Definately ride the climb, it's difficult, maybe the hardest in Europe, but not impossible. When I rode it there was a woman riding it (maybe in her 50's) who was definately not a cyclist, she was riding on what looked like hired shopping bike. Saw her at the top, so if she can make it, then no reason why you can't.

    Give yourself plenty of time to do it, fit the lowest gears you can to your bike and have a go. Even if you only make it halfway that will still be a great place to watch the race from. And then you won't get caught in the traffic jam after the stage. Not sure I would try and park up at Chalet Reynard, it's a reasonable sized car park, but will be filled with camper vans for several days before the race comes through.

    Ride it, you know it makes sense!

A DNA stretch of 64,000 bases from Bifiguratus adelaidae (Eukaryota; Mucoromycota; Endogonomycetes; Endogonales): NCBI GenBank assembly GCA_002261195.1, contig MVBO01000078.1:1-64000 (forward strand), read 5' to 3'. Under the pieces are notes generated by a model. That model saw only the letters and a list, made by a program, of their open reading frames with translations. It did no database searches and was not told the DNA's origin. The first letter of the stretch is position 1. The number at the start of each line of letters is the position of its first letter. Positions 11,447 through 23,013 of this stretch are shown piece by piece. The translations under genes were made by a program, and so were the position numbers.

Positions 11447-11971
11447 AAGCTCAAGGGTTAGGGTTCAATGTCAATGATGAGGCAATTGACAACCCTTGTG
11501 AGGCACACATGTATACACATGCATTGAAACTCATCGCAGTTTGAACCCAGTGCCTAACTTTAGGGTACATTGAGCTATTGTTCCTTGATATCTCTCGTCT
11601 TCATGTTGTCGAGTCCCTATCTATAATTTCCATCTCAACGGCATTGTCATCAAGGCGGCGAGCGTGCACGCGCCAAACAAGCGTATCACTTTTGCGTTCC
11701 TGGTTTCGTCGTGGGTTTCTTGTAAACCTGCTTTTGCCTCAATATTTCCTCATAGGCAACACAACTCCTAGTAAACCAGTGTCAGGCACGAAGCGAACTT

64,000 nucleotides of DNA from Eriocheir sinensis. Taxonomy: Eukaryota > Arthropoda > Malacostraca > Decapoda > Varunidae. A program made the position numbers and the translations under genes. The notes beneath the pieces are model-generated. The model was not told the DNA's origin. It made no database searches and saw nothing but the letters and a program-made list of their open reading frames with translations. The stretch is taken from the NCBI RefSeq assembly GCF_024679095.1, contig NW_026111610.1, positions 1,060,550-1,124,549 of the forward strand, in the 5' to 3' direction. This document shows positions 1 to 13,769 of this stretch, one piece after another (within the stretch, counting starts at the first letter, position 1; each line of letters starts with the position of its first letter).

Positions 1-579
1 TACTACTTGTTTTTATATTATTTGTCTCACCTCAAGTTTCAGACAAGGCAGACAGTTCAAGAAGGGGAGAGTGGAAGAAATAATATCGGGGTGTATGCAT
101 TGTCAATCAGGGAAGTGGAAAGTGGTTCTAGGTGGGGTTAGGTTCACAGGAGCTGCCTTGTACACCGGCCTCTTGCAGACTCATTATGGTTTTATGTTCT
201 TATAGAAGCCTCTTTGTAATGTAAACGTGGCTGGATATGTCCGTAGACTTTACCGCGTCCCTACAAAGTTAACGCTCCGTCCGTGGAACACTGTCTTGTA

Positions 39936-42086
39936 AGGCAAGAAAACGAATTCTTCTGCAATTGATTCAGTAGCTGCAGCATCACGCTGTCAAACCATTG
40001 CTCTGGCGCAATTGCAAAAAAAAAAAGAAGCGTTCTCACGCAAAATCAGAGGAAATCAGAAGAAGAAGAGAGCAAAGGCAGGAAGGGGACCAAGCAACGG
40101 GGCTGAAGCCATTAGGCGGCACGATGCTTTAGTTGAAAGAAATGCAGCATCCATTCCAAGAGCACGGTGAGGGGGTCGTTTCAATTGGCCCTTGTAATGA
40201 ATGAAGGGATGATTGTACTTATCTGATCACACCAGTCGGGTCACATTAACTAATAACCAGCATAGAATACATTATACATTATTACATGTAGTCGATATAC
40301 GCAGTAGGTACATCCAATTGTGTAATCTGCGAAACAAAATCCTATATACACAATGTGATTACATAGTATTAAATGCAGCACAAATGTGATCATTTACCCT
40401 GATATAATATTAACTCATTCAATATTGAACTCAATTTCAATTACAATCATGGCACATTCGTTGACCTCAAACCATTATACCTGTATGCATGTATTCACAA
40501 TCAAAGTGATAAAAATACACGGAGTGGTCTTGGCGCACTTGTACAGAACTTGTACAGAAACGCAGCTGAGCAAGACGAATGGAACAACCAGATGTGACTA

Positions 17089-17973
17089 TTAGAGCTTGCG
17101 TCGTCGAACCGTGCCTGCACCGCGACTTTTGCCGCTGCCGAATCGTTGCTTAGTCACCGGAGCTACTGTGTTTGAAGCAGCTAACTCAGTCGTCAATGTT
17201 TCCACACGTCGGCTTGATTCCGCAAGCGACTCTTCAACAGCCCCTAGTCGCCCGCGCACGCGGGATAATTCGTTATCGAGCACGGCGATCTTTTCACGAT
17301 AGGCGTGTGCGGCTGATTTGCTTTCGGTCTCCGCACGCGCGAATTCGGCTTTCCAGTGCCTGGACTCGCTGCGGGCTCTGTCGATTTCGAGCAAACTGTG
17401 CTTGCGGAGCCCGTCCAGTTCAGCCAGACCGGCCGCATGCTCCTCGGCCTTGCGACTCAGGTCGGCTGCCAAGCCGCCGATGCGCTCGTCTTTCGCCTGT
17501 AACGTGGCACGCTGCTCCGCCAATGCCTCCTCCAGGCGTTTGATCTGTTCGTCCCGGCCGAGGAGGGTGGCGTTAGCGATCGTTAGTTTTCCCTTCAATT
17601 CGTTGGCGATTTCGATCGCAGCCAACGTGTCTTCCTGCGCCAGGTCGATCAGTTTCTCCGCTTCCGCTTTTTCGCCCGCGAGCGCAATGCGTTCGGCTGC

My wife and I rode up from Maucelene last June. She is a cyclist but she was than 67 and managed to ride most of it. Super place to ride. We were based in Beames de Venise with our campervan.

    Geoff
    Old cyclists never die; they just fit smaller chainrings ... and pedal faster
  • Alain Quay
    Alain Quay Posts: 534
    Doing it in 2 weeks, but stubbornly not fitting a compact or triple
    as I can't afford £200. I'm reasonably fiit but can it be done on a 24 tooth rear gear
    on a carbon bike?
  • APIII
    APIII Posts: 2,010
    Ride it!
    I also saw someone crest the summit on a shopper/sit up and beg type bike...and he was wearing flip flops :lol:
    There's a great creperie in Bedoin btw.
  • Alain Quay
    Alain Quay Posts: 534
    Ok, I'll do it! :D And not just the creperie.

    thanks !
  • verylonglegs
    verylonglegs Posts: 4,021